That programme produced another inconvenience for Mr Blair. It came in the wraith-like form of Sir Malcolm Rifkind, looming over the line from Scotland. Sir Malcolm has lost none of his Scots lawyer's tiresome acuity. Thus we said we would stop the bombing if the Serbs ceased murdering Kosovo Albanians and incinerating their villages. We also said we would stop if Mr Slobodan Milosevic implemented the Rambouillet agreement.

We talked as if the two things were the same. But they were not. The agreement provided not merely for the cessation of the ill-usage of the Kosovo Albanians but, further, for Nato troops on the ground, to police the agreement. This is precisely what Mr Milosevic said he would not tolerate.

Sir Malcolm did not go on (for his time was limited) to emphasise the paradox. For before the bombing started, we were prepared to put troops into Kosovo to ensure that Mr Milosevic more or less kept the peace. Now that the bombing is proceeding merrily, Mr Bill Clinton and our own Bomber Blair say that the troops will not go in. They repose their faith in air power alone, echoing Stanley Baldwin: "The bomber will always get through." In this centur, air power has been deployed in total war, not in a dispute about devolution within a sovereign state.

There is another difficulty. The Rambouillet agreement did not provide for an independent state of Kosovo. The Americans were specially opposed to this outcome. They thought it would produce "instability", as if that part of the world were famous for the permanence of its political arrangements. This remains the Allied position. As Mr Blair put it in the House: "Autonomy for Kosovo would be guaranteed, with a democratically elected assembly, accountable institutions and locally controlled police forces. After three years, Kosovo's status would be reviewed. The rights of all its inhabitants - including Serbs - would be protected, regardless of their ethnic background."

Why, he might almost have been talking of the Welsh Assembly. Alas, he is taking on people less pacific by nature. The Serbs resemble those supporters of Arsenal Football Club who used to sing:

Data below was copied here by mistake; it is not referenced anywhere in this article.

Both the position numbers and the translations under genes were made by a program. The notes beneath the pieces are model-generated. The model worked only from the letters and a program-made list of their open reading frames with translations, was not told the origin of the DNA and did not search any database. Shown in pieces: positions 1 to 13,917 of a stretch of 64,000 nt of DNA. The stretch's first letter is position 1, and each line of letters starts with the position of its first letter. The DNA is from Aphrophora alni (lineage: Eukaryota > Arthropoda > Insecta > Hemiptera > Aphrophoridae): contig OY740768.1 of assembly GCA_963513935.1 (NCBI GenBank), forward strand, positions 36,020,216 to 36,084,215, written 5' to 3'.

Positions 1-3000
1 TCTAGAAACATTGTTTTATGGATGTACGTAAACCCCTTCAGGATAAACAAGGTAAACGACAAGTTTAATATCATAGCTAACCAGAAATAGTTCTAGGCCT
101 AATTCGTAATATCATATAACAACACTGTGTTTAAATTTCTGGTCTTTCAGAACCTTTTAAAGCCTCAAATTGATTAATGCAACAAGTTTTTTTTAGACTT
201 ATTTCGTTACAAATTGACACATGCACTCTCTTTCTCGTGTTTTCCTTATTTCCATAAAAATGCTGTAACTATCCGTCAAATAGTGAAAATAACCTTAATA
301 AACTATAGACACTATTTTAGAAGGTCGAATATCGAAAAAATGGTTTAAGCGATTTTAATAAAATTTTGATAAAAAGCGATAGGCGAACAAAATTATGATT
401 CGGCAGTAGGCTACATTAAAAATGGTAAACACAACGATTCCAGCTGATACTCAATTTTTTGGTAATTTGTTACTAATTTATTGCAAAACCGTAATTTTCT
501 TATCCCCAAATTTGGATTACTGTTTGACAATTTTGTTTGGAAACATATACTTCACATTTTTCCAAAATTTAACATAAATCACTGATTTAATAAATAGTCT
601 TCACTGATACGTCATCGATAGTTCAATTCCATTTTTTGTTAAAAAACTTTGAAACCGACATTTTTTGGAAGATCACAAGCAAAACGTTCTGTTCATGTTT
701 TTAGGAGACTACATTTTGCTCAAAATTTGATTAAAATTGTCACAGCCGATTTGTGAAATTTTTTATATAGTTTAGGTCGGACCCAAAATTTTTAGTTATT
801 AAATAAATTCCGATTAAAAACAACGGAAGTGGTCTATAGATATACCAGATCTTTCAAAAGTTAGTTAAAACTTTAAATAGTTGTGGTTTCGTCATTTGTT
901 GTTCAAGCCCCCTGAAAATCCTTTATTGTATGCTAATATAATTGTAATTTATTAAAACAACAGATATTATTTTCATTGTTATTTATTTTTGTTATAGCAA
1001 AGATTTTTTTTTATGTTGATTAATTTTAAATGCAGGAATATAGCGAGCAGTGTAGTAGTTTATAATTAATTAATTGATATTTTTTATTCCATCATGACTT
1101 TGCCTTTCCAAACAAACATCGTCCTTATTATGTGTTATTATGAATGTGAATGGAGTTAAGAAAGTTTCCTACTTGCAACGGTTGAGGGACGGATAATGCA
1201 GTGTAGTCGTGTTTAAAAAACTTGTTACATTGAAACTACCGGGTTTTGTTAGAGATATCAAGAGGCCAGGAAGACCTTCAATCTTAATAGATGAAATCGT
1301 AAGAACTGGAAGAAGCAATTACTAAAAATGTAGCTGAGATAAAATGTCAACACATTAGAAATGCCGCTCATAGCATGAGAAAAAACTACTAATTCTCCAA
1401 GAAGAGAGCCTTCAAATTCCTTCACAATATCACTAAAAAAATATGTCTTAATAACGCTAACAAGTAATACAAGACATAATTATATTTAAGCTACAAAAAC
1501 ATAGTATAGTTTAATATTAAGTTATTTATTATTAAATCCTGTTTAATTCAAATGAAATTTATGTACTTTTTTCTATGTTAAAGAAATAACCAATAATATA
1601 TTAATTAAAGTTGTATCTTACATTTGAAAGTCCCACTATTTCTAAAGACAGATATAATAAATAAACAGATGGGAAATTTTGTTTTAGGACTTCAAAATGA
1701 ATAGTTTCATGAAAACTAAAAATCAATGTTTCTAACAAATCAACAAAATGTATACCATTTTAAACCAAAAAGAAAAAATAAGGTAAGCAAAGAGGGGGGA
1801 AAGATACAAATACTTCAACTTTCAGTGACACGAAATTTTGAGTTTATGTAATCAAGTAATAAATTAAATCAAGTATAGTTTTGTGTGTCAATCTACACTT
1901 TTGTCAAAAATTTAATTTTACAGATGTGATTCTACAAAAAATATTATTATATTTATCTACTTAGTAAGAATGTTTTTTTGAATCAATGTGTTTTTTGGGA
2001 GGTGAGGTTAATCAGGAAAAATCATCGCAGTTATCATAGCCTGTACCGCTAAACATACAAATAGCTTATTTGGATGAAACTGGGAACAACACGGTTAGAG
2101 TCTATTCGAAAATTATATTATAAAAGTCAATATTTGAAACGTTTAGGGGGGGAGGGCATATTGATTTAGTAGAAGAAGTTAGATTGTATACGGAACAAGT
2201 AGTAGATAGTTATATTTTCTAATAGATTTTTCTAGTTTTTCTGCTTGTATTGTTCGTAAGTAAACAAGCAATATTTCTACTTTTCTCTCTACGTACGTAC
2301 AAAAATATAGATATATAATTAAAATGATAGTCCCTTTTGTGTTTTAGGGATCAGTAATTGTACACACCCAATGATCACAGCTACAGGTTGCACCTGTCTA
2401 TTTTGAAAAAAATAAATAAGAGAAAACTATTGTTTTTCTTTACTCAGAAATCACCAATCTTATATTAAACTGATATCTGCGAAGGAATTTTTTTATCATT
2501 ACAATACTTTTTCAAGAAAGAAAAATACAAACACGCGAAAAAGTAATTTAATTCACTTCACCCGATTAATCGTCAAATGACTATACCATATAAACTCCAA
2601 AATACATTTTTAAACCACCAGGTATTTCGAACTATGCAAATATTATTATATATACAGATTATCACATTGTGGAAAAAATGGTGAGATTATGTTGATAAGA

Nobody likes us.

We don't care.

This country is far from united. On his side the Bomber has the Murdoch press, the prig press and a mass of gelatinous opinion. Against him he has the upholders of international law, the defenders of the national interest - and perhaps historical precedent as well.

Immediately after the First World War the Turks, led by Kemal Ataturk, gratifyingly upset various Allied plans for partitioning Europe and what used to be called the Near East. David Lloyd George, the prime minister of the coalition government (contrary to mythology, he was never a Liberal prime minister), encouraged the Greeks to wage war, with our assistance, on the Turks. The Conservatives, who comprised the bulk of the coalition, sympathised with Turkey; while Lloyd George sentimentally equated Greece, as he did all small countries, with his own native land. In October 1922 Bonar Law, a Conservative who had stayed outside the coalition, wrote identical letters to the Times and the Daily Express:

"The prevention of war and massacre in ... the Balkans is not specially a British interest. It is the interest of humanity ... We cannot alone act as the policemen of the world."

Just so, Mr Blair may reply. We are acting in the interest of humanity. Nor are we acting alone, but as a part of Nato. And yet, though the analogy is inexact - and Bomber Blair may think Law's words fortify him in his illegal adventure - I cannot help remembering that in a few weeks the coalition broke up, Law became prime minister and Lloyd George disappeared in a puff of smoke, never to hold office again until his death almost 25 years later.